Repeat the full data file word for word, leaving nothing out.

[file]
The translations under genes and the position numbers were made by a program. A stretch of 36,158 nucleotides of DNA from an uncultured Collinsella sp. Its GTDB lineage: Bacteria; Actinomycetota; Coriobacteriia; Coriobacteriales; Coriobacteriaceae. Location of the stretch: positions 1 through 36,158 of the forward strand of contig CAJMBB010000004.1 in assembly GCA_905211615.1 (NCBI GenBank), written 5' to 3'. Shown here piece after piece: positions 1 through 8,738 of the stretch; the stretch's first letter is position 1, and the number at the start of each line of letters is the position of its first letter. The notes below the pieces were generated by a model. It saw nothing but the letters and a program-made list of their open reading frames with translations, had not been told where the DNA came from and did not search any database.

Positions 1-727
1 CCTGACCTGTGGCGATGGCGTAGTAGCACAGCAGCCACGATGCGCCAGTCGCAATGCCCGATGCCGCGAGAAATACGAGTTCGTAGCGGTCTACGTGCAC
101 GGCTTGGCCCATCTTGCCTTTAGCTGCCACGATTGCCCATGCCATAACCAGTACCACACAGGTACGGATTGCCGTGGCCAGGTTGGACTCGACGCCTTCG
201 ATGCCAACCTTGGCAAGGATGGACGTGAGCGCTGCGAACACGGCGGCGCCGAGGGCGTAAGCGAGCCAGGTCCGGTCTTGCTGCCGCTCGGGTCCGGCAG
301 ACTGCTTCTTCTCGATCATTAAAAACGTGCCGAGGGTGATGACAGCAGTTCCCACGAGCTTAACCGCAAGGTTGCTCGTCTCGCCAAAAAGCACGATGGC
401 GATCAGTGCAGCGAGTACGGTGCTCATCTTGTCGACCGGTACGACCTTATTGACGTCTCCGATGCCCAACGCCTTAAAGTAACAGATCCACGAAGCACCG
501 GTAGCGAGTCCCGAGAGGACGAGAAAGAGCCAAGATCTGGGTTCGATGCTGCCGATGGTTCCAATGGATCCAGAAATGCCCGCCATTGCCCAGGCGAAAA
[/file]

The translations under genes and the position numbers were made by a program. A stretch of 36,158 nucleotides of DNA from an uncultured Collinsella sp. Its GTDB lineage: Bacteria; Actinomycetota; Coriobacteriia; Coriobacteriales; Coriobacteriaceae. Location of the stretch: positions 1 through 36,158 of the forward strand of contig CAJMBB010000004.1 in assembly GCA_905211615.1 (NCBI GenBank), written 5' to 3'. Shown here piece after piece: positions 1 through 8,738 of the stretch; the stretch's first letter is position 1, and the number at the start of each line of letters is the position of its first letter. The notes below the pieces were generated by a model. It saw nothing but the letters and a program-made list of their open reading frames with translations, had not been told where the DNA came from and did not search any database.

Positions 1-727
1 CCTGACCTGTGGCGATGGCGTAGTAGCACAGCAGCCACGATGCGCCAGTCGCAATGCCCGATGCCGCGAGAAATACGAGTTCGTAGCGGTCTACGTGCAC
101 GGCTTGGCCCATCTTGCCTTTAGCTGCCACGATTGCCCATGCCATAACCAGTACCACACAGGTACGGATTGCCGTGGCCAGGTTGGACTCGACGCCTTCG
201 ATGCCAACCTTGGCAAGGATGGACGTGAGCGCTGCGAACACGGCGGCGCCGAGGGCGTAAGCGAGCCAGGTCCGGTCTTGCTGCCGCTCGGGTCCGGCAG
301 ACTGCTTCTTCTCGATCATTAAAAACGTGCCGAGGGTGATGACAGCAGTTCCCACGAGCTTAACCGCAAGGTTGCTCGTCTCGCCAAAAAGCACGATGGC
401 GATCAGTGCAGCGAGTACGGTGCTCATCTTGTCGACCGGTACGACCTTATTGACGTCTCCGATGCCCAACGCCTTAAAGTAACAGATCCACGAAGCACCG
501 GTAGCGAGTCCCGAGAGGACGAGAAAGAGCCAAGATCTGGGTTCGATGCTGCCGATGGTTCCAATGGATCCAGAAATGCCCGCCATTGCCCAGGCGAAAA